A lot of people seem to think that this thing won’t fail because it’s backed by Sorenson. Well, how long do you think that will last? Venture capital firms can be ruthless in their dealings with unprofitable ventures. Plus, it’s not like they’ve signed a check for 40M. They’re just going to be covering bond payments starting next year. How many years will Sorenson lose money before they shut off Broadweave’s line of credit? I’m guessing it won’t last for more than a couple years of severe losses.
What I’m waiting to see is the huge number of customers who immediately cancel when Broadweave takes over. A lot of people have put up with issues because they want the city to succeed with the open access network, but now there’s little reason to stay on board instead of switching to the incumbent providers.
In the event that broadweave does fail to make their bond payment i understand that the city still is liable to cover the payment, but what happens with the iprovo network if that happens? will provo regain ownership? will the network be turned off and provo residents left with a huge bill and no benefit of a running network?
From a risk point of view without the bonds being simply payed off by broadweave this sounds like it may auctuly increase the risk to provo tax payers by removing options they have to recoup the loses generated by the network. It also sounds like their could be much better buyers found through a simple RFP making it well known that the network is for sell.
I also think their has been some serious mismanagement going on as Xmission and others have been prevented from becoming retail providers on the network which would bring an infusion of new customers and possibly have prevented iprovo from getting to this point in the first place.
I will take a wait and see stance on weather or not Broadweave kicks the open network model, I would hope they have enough business sense to know that kicking the other retail providers will lose them alot of customers and revenue. From what i have seen of 3rd network installs around the country (muni and private fiber networks) is that a 3rd network needs the open network model to get enough customers to survive. a 3rd network absolutely needs a multi retail front to hit that critical mass of enough paying customers to survive the onslaught of the incumbent providers.
If Broadweave is unable to make the payments, Provo gets to take back the network. The problem, however, is that they won’t have any retail providers, the same situation that hit iProvo when HomeNet died unexpectedly. Provo is jumping out of the pan and into the fire, exiting the telcom business by getting into the banking business (extending loans to Broadweave). Give it a few years and they’ll be in both.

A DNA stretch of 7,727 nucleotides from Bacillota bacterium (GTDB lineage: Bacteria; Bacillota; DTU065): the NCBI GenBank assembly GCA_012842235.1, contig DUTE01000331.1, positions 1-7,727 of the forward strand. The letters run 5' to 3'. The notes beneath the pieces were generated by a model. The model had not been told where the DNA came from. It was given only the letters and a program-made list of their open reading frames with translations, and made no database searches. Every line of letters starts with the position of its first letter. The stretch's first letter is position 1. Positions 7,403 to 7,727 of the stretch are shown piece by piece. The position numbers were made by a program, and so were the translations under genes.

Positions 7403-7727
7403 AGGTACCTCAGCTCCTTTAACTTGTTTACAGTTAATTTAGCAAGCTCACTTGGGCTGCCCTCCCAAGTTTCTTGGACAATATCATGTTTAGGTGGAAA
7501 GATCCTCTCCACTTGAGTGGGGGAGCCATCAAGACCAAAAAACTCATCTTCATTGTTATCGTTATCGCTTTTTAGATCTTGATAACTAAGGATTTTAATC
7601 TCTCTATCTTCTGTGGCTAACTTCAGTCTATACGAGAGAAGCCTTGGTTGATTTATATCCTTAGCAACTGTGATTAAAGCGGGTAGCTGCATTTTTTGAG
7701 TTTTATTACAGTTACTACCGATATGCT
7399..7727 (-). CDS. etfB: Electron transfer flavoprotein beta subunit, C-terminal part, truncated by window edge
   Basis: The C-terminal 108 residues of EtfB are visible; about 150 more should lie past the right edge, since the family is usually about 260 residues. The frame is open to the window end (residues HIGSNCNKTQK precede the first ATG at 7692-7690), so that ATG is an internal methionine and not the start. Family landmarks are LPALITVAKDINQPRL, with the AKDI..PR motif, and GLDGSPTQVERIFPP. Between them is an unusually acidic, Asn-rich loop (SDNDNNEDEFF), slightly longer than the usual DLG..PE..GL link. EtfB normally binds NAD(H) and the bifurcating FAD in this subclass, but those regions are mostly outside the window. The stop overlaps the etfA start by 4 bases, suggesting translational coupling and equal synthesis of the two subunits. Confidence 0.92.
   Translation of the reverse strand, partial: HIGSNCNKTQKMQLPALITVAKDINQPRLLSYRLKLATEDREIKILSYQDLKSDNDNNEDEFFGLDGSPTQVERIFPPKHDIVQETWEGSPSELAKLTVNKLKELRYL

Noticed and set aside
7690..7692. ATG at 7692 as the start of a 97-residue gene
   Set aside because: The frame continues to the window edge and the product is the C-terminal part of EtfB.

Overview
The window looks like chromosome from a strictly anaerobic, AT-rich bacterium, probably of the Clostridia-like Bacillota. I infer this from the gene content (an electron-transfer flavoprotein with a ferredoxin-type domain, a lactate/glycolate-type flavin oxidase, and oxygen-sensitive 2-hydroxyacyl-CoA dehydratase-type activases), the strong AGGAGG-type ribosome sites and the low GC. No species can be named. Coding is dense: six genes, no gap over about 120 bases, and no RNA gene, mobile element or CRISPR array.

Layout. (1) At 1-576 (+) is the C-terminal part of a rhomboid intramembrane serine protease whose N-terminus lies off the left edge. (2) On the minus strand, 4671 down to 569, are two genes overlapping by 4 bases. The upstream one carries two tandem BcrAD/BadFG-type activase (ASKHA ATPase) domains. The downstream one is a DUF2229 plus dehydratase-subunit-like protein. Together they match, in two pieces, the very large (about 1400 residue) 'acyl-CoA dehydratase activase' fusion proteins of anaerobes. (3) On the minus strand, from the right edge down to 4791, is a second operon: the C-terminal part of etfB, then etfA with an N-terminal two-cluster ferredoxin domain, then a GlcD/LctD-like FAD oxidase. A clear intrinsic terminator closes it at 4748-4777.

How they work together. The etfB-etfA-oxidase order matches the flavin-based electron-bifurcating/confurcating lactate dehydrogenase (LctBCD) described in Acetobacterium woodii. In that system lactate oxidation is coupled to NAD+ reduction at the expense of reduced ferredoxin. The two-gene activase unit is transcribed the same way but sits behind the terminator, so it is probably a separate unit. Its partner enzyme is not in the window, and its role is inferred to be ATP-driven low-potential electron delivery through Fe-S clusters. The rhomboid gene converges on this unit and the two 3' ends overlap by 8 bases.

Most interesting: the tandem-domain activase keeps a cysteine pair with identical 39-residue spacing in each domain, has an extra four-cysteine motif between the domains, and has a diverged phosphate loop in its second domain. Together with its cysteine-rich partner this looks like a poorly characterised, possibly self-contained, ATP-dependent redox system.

So, the April 2007 RFP is not even close to covering the sale to Broadweave. It’s obviously an attempt to go back and try justify what was an illegal closed-door sale of the network. However, this will go through just fine unless it is challenged. The solution is to demand that a new RFP be issued for the sale of iProvo. The question is, what can be done about it? Do we expect Xmission to step up and challenge this with their lawyers? Are there members of the city council who would support the idea of re-issuing the RFP? Should we take action at the upcoming meetings like tomorrow’s open house?
I don’t think XMission will sue to stop it and I don’t think the City Council will re-issue an RFP and go through the process again. In fact, the sale to Broadweave has a deadline of June 30 so they’re being pressured to make a decision in about 6-7 weeks. At this point, the best bet is to show up at the meetings to voice your objections and make sure to call and/or e-mail the city council to do the same.
During the open house today Broadweave Steve (the CEO) stated that one of the keys was to provide more reliable phone service. I talked to some of the technical staff after the meeting and pointed out that many of the phone problems were with the client hardware, not the switch. I asked them if they were planning to upgrade the client hardware and they said they are. They may hold onto the Grandstream and Sipura hardware, but they plan to replace the World Wide Packets for phone.
Obviously an ATA costs less than a set top box, but that still adds another $15 or so per customer, plus the logistics to reconfigure each customer and roll out the upgrade in an orderly, non-failing, and customer friendly way.
This kind of planned wholesale upgrade isn’t exactly easy, especially not when you’re used to starting from scratch with your greenfield developments.